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My 30' 2000 Excella uses the same ST 225/75 R15 LR "C" as Centerfielder's Safari - however the capacity of the Excella is 8,300 pounds. The maximum inflation for the load range "C" tire is 50 psi - which gives a capacity of 2,150 pounds. That translates to 4,300 pounds per axle or 8,600 lbs net on the axles. Of course, +/- 830 pounds of that weight should be on the tongue - which means the axles should only be seeing 7,770 pounds or 1,943 pounds per wheel. That only permits about a 200 pound "out of balance" load per tire. The net of all of this is that there isn't much room for error - at least with the 30' trailers. On the other hand, if I run my LT 235/75 R15 LR "D" rear dual truck tires at the maximum 65 psi inflation, I have the same 2,150 pound capacity per tire - and the same net 8,600 pounds for the dual axle. The only problem with that is that, when the truck is unloaded, the weight on the rear axle is only about 3,300 pounds. That's about 1/2 of the tire capacity at an inflation of only 45 psi - the minimum inflation recommended by Goodyear - regardless of load. The loaded weight of the truck rear axle gets a bit more complicated with the load equalizer hitch, plus the cargo, but it will probably not add more than 2,000 pounds to the axle at worst. When all is said and done, I'll probably maintain the duallys at 50 psi - loaded and unloaded - just to soften the ride. At 65 psi on the duals the ride is much more harsh. The front tires on the truck pose a different problem since, with the diesel and 4-wheel drive, the weight on the front is about 4,350 pounds unloaded. The front tires, when inflated to 65 psi, only have a net capacity of 4,670 pounds - which means that I have to be careful to insure that I don't transfer too much weight back forward with the equalizer hitch. Interestingly, the weight of the truck and the trailer should be almost identical when loaded for travel. I have yet to weigh them in this configuration.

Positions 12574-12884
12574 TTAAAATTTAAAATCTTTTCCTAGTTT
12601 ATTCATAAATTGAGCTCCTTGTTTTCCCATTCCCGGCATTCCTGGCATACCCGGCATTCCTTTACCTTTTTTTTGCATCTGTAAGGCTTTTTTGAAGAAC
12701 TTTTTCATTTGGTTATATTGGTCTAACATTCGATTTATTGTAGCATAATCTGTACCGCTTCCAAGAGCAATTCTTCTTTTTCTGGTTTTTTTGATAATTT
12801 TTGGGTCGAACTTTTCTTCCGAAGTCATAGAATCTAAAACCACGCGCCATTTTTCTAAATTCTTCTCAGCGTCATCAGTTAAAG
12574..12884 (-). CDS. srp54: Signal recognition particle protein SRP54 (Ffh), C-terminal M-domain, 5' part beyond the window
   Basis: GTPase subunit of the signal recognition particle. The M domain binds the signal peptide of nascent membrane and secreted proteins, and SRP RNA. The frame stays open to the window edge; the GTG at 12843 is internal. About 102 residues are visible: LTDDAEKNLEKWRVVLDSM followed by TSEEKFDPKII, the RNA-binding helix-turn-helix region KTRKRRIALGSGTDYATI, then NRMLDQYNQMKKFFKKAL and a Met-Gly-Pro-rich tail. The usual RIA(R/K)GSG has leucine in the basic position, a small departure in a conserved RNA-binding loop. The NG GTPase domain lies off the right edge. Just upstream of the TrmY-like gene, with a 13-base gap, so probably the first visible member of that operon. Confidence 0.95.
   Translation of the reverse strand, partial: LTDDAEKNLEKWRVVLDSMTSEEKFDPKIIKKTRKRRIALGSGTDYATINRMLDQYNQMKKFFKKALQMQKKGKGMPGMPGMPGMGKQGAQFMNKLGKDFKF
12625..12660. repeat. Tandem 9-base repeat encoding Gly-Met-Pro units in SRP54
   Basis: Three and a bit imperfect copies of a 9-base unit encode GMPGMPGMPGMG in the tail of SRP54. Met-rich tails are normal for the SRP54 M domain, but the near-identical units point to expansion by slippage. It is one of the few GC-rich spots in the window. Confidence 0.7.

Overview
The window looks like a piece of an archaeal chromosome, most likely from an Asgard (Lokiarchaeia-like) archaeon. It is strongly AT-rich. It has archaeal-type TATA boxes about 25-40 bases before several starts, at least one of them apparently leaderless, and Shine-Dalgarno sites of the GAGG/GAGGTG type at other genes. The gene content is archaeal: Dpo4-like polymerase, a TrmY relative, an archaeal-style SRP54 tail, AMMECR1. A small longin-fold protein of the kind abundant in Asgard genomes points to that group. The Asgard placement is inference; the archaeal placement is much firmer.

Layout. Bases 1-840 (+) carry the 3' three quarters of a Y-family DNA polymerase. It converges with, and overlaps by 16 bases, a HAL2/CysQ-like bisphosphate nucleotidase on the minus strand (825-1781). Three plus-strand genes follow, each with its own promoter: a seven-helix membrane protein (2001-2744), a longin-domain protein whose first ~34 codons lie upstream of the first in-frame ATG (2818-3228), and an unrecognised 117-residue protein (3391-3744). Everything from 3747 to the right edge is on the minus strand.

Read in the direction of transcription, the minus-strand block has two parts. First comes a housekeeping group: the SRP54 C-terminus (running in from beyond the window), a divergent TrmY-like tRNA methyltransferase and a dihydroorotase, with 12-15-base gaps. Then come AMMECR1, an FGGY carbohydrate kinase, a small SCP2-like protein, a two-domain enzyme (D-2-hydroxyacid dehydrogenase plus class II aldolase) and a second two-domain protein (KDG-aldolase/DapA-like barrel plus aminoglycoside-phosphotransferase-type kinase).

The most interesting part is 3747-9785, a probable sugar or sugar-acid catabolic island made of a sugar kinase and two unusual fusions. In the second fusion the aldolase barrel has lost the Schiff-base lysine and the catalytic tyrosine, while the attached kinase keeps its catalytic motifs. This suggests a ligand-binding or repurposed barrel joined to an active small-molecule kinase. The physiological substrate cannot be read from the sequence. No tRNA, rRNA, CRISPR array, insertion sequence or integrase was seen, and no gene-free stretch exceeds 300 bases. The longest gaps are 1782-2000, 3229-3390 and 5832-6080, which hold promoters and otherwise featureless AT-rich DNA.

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Old 05-28-2004, 11:14 AM   #10
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tire pressures...

Hey, Cracker...Saw the thread on tires, etc. Sounds to me like your should be running at least "D" rated tires on the 30' A/S. That should take care of the trailer. As for the truck, my 2001 Dodge HD Diesel 2500 uses "E" rated Michelins. I find that with the 65Psi for the trailer tires (recommended) and with 65 front and rear for the truck I'm covering the weight issue. My Safari S/O 2004 28' has a GVW of 9100#. Haven't weighed it, but, probably comes in at about 8800# or so with the stuff we carry. (about 15 gallons of water and usually low blackwater and no grey water aboard.) The truck rides way too rough with 75-80 Psi. The trailer rides better than the truck in any case. I don't subscribe to the idea that A/S needs a softer riding tow vehicle after pulling two previous ones up your way, out West and on some pretty bad roads. Hope this helps. Regards,